Roof Flashing: What It Is and Why You Need It
There are many ways in which water can damage and even ruin your home. Water getting into your house is a big deal, and if you have a place in your roof or in the structure of your home which is consistently letting in water, addressing it right away is the surest chance of saving money and avoiding angst.
The Purpose of Roof Flashing
Your roof is your home’s first defense against water. Having a well-constructed roof is the most important thing, and one of the components of a sound roof is properly placed roof flashing. In fact, if your flashing isn’t well-done or if it deteriorates too quickly because cheap materials are used, it won’t matter what other materials are on your roof, what it looks like or how much it cost you because you’ll have a big problem with water inside in no time at all. In addition, water means structural damage, rot and mold.
You need flashing because it is the main thing keeping your roof watertight. There are three ways in which water gets into your home:
- Surface tension
- Wind pressure
The flashing has to be installed properly to defeat all three of these. It can be lapped shingle-style, it can be soldered, it can be sealed so that it functions as a continuous surface or it can be configured non-continuously to defeat water surface tension.
Without roof flashing, water would run down the chimney where the roofing tiles and chimney meet, in the valleys where two pitched roofs meet, and any other jointure where the roofing material meets something coming up through it.
In other words, flashing keeps all the joints in your roof watertight. The joints can’t be kept tight with a cement fillet – even with a bonding agent. You need flashing to direct the flow of water around openings and push it down toward your gutters.
Where Roof Flashing Is Used
Normally flashing is placed first if a new roof is being constructed. If flashing is being replaced, two or three lines of shingles will have to be removed on either side first.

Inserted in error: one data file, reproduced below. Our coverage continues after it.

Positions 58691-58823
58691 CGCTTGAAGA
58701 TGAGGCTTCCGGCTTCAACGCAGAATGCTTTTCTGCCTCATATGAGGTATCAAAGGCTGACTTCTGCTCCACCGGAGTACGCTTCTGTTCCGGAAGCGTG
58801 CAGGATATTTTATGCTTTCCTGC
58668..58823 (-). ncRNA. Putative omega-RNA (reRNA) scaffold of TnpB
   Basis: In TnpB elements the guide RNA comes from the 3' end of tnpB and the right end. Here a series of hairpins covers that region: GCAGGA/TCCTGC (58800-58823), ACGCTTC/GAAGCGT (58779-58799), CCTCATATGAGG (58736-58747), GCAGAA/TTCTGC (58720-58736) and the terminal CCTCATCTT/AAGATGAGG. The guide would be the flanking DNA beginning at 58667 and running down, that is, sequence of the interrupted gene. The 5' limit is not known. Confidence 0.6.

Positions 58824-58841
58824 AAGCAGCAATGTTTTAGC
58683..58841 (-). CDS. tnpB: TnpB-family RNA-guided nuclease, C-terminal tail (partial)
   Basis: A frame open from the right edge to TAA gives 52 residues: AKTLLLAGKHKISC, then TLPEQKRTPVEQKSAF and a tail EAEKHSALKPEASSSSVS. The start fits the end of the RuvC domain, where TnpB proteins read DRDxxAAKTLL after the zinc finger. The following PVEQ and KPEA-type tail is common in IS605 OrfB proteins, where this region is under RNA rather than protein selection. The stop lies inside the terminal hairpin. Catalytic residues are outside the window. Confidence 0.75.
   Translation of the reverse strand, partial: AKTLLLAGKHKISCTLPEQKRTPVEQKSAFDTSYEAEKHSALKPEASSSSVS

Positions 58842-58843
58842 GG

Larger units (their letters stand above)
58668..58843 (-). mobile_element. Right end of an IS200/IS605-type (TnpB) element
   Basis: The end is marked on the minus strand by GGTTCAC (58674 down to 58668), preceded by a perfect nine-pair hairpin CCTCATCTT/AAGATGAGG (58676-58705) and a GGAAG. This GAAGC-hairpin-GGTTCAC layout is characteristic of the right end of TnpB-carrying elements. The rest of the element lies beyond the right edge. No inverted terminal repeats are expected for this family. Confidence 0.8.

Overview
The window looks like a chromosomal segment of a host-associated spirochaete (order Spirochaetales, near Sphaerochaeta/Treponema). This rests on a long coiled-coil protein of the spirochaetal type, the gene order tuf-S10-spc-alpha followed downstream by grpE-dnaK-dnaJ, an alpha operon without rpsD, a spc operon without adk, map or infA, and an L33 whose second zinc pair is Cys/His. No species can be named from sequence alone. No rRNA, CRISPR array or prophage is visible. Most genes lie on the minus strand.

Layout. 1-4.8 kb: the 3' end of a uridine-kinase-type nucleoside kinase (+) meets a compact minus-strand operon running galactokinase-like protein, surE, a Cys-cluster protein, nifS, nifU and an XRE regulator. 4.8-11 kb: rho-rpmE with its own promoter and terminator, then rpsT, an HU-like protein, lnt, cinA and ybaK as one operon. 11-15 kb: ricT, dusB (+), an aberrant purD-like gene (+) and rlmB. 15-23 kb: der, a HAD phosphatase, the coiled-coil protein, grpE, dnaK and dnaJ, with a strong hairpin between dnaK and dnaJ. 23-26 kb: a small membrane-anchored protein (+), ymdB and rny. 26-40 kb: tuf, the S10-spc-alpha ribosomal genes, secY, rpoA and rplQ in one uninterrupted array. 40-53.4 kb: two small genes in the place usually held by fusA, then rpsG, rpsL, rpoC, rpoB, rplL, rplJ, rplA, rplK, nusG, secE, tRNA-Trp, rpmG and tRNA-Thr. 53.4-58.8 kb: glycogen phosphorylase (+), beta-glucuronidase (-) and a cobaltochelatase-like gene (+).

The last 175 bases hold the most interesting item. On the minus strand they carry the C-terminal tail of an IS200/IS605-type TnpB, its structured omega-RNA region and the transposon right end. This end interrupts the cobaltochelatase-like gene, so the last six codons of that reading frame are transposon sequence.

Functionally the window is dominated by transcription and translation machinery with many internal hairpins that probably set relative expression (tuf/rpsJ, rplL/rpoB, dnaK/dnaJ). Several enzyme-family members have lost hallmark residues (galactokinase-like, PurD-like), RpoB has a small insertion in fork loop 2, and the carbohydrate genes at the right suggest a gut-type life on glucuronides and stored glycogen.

In the case of chimney stack flashings, two pieces are used per side: the lower piece under the shingles – a couple inches up the chimney wall – and the top piece fitting into a groove chased from the mortar between bricks – about 6 inches high – and re-sealed with mortar. The top piece gets pushed down to cover the bottom flashing, ending 1 inch above roof tiles.
Aside from valleys and chimneys, flashing is used beneath the first course above ground level in a masonry building, above all wood trim on shelves doors and windows, exterior stairs, decks and porches attached to the house and any features in the roof structure including:
- Hood vents
- Pipe vents
What is Flashing Made Of?
Roof flashing can be made of sheet metal, plastic or composite materials. Check with your contractor to see what materials they are using. Metal will be the most durable and most expensive. Aluminum, copper, lead (covered in waterproof paint), zinc, galvalume, galvanized or stainless steel can be used as flashing. Additionally, PVC plastic flashing, which is less expensive, can wear down in direct sunlight so you need to be careful.
There are several methods of installing flashing and many types of materials used. This crucial piece of roofing may be worth your time looking into and having a conversation with your contractor about.
It takes skill and experience to install flashing well, so definitely hire a professional and make sure it gets done the right way the first time.
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